Friday, July 13, 2012
Orexigen Therapeutics, a La Jolla, Calif.-based biopharmaceutical company focused on the treatment of obesity, now expects to complete enrollment of patients required for the interim analysis of the Light study in the first quarter of 2013, potentially reducing original projections by half.
“2012 has been a year of focused execution at Orexigen in order to conduct the Light study as quickly as possible,” said Michael Narachi, CEO of Orexigen. “The outstanding efforts of our team and our partners have resulted in enrollment rates of the targeted population that are much faster than originally expected.”
The primary endpoint of the Light study is the time to occurrence of major adverse cardiovascular events (MACE) during randomized treatment for Contrave compared to placebo. After approximately 87 MACEs have been adjudicated, Orexigen will conduct an interim analysis. Orexigen plans to resubmit Contrave’s New Drug Application for approval if in the interim analysis the company is able to exclude a doubling of risk of MACE in patients receiving Contrave compared to placebo.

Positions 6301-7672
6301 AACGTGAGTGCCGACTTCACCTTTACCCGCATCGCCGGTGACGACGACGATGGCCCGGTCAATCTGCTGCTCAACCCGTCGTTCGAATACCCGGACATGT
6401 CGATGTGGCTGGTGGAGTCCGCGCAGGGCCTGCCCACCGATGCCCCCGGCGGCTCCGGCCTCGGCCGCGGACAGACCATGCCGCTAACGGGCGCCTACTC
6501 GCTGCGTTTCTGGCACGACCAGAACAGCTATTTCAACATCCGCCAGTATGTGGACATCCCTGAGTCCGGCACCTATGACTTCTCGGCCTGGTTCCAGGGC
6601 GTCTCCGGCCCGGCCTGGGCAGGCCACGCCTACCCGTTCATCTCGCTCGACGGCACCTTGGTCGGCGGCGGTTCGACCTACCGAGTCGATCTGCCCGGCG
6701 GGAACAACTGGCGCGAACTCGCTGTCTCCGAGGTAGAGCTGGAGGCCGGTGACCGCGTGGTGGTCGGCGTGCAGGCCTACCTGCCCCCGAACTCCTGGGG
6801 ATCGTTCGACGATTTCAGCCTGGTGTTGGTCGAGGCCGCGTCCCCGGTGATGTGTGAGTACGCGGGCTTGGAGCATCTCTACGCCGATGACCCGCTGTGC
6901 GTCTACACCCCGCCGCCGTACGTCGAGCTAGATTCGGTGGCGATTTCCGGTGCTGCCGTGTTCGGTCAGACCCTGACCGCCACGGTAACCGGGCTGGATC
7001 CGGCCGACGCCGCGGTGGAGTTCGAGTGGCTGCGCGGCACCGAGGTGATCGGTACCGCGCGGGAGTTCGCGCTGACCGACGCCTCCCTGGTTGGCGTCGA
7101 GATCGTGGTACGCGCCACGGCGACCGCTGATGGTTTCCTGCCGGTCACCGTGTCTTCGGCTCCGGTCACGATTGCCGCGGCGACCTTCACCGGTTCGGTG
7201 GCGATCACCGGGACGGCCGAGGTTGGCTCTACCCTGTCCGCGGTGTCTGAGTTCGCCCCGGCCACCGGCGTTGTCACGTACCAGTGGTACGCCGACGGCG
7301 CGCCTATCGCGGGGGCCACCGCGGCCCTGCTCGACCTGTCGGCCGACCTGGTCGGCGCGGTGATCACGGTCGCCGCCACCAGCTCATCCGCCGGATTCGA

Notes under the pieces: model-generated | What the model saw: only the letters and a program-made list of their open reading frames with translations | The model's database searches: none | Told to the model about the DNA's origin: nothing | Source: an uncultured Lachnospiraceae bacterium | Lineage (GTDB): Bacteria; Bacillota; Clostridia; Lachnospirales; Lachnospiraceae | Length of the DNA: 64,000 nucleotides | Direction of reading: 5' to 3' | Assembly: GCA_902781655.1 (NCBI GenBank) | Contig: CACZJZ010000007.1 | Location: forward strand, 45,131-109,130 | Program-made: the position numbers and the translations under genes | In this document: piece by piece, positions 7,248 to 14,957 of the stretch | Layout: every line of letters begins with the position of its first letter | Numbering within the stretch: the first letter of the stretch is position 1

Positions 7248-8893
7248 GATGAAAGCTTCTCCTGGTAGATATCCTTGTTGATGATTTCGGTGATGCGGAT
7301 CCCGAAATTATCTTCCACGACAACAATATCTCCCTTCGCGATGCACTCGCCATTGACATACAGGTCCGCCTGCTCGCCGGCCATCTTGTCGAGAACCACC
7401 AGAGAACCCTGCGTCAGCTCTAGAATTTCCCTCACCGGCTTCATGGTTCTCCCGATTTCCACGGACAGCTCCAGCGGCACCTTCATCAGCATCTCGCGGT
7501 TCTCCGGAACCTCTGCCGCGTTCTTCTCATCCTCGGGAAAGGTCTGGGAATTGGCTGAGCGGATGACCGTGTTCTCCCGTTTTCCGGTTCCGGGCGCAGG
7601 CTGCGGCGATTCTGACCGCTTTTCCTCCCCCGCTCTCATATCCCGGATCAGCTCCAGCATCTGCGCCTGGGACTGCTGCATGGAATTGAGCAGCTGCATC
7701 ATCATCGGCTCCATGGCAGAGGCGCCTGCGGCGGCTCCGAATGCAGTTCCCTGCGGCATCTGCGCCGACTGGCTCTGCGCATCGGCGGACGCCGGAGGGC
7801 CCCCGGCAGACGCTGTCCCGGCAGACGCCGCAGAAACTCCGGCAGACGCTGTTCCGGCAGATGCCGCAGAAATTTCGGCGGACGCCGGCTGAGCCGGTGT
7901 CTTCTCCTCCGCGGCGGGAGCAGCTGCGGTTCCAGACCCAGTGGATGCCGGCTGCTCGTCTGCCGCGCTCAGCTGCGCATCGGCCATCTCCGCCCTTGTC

Orexigen is targeting to enroll a patient population with a 1.5% annualized background rate of MACE. The demographics (age, gender, smoking status, prevalence of cardiovascular disease, diabetes and other co-morbidities) of the patients enrolled into the study to date are in line with the targeted population and the projected MACE rate.
Since initiation of the Light study at the beginning of June, over 1,500 patients have been enrolled into the study at approximately 100 sites that have been activated thus far. The remaining 200 sites are scheduled to be activated by the end of August. With the revised enrollment projections, and assuming that the actual background MACE rate meets the expected 1.5% per year, the 87th MACE would occur in the second half of 2013.
“We are excited that the innovative tactics we are employing to enroll the Light study are already paying dividends in the speed of recruitment of patients with the targeted MACE risk profile,” said Dr. Preston Klassen, senior vice president and head of development, Orexigen. “While a number of factors contribute to the overall timing of event-driven trials, it is very encouraging that we have attracted so many patients into the study this quickly. If this rate continues, we should dramatically exceed our original enrollment goals.”